At the very least, you can look for interesting real-life live examples on a chapter-by-chapter basis. It is quite exciting to read about some sort of application within Analytics that can help out your accounts.

AIDA – Analytics is Putting Data into Action – an acronym coined by our CEO, Gary Garth in his latest article, 4 Google Analytics Metrics Every E-Commerce Marketer Should Understand, truly puts it all together. It makes no sense to have site metrics if you do not produce any actionable results.



Step 3: 35% of your Time Should be Devoted to the Google Analytics Practice Test

The practice test is great since it gives actual explanations to the correct responses to the questions on the test. Sometimes we do not understand the rationale behind certain questions and are clueless as to the correct answers. The practice test aids in best comprehending tracking, cookies, profiles, regular expressions, virtual events, and all the more complicated uses of Analytics.

The great part of the practice test is that you can create micro tests (say 25 to 50 questions long) that help you further focus in on a specific section or topic that you feel are weaknesses for you, or of miscellaneous interesting reader content, depending on your study time availability.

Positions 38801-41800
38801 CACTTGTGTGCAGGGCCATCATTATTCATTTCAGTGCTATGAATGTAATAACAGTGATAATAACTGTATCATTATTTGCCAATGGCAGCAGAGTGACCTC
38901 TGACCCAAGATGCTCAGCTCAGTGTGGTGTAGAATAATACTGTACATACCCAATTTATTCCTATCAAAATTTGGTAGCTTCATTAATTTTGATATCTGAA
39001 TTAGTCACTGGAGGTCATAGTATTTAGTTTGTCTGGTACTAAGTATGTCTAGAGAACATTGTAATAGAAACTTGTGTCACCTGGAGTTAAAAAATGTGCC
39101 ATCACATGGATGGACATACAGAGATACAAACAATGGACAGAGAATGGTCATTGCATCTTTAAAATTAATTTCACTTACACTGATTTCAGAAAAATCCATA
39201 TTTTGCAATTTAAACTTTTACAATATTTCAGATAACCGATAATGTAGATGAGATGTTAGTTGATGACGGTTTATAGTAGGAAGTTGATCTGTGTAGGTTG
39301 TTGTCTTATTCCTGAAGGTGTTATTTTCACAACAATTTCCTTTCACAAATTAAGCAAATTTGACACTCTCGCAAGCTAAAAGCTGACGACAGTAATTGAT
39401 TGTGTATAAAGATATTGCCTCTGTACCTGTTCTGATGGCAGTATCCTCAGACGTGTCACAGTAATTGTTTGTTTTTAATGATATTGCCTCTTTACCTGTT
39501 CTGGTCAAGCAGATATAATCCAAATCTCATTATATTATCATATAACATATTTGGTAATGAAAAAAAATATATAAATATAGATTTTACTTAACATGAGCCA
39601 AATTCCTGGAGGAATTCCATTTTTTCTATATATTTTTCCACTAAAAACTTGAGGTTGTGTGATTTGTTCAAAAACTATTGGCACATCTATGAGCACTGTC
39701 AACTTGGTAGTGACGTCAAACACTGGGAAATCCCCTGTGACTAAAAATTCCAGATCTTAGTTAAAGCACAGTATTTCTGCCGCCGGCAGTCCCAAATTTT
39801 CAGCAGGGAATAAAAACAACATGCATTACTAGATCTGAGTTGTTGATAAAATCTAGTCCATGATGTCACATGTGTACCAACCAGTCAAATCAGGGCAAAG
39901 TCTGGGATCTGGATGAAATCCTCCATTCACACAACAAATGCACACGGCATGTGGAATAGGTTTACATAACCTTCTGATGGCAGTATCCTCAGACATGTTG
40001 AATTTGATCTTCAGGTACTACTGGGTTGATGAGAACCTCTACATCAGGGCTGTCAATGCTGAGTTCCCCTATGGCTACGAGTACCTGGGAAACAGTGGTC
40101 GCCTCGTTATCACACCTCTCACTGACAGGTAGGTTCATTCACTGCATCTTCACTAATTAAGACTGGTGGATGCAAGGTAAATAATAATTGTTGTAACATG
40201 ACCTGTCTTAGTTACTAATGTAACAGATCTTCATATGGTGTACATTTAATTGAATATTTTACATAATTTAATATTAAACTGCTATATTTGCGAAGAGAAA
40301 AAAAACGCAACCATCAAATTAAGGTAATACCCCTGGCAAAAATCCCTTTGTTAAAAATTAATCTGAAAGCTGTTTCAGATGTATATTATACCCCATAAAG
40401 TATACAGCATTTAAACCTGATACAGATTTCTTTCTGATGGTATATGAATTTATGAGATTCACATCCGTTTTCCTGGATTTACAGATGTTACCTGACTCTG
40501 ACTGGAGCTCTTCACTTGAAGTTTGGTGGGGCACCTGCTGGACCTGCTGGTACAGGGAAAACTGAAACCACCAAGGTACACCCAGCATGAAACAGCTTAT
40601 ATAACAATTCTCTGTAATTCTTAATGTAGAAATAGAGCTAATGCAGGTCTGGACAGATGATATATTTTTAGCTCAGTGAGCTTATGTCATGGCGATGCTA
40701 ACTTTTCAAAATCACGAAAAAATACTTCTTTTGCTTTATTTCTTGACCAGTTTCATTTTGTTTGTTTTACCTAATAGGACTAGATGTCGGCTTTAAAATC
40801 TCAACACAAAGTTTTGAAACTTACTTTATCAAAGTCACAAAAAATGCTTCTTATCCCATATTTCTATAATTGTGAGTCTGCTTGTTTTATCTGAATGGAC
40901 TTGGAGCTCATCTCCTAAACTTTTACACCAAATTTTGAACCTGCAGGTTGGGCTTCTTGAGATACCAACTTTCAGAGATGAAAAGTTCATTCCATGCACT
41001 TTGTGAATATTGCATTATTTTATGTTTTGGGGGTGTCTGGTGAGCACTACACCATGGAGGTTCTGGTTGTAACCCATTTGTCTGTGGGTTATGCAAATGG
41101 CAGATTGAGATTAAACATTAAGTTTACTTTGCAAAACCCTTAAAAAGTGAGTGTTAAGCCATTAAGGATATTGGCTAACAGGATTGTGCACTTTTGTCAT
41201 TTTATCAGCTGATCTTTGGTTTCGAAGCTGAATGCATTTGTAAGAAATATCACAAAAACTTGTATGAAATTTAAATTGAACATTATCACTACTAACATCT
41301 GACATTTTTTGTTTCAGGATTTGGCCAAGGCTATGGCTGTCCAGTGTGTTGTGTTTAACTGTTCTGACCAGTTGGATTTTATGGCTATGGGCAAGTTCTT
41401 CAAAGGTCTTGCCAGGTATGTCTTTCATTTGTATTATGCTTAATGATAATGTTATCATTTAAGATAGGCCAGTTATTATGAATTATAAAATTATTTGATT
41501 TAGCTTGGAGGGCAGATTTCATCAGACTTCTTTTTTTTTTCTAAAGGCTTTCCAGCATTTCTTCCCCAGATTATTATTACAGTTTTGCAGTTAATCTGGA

These small quizzes are great to take when you have a couple of spare minutes between meetings or when you want to have a small end-of-day review. If you plan on taking the exam soon, I recommend you take practice tests and review incorrect answers frequently for about 2-4 weeks. Personally, I would attribute the greater portion of my success in the Analytics exam to the practice test since its degree of difficulty is so high.

Step 4: Training Videos on Analytics

Google Videos (10%) Google Analytics IQ Lessons

Google Analytics IQ videos are not very engaging, but are very time-effective and go through all the topics you need to master in order to pass the test. These videos are short on real-life examples and leave truly understanding the Google Analytics applications solely on you but are still good for laying down a solid theoretical foundation.

The Lynda Videos (10%) Lynda Google Analytics Essential Training by Corey Koberg

Duration 4h, 54m / Released: Oct 08, 2010, Updated: Dec 20, 2011

Finally, has great video tutorials on Google Analytics. These videos are good on the applications of Analytics and are a good source for a back-to-basics and advanced knowledge application of Analytics. These videos do not come from the original source but are great for large groups, teams and for watching at home. My wife actually understood the value of Analytics by going through the first couple of videos and demanded that I install it on her website!

Study Recommendations for your Exam:

Step 1: Devote 35% of your Time to Advanced Web Metrics with Google Analytics

Step 2: Devote 20% of your Time to Practicing on Live Google Analytics Accounts

Step 3: 35% of your Time Should be Devoted to the Analytics Practice Test

Step 4: Devote 20% of your time to:


Downloadable content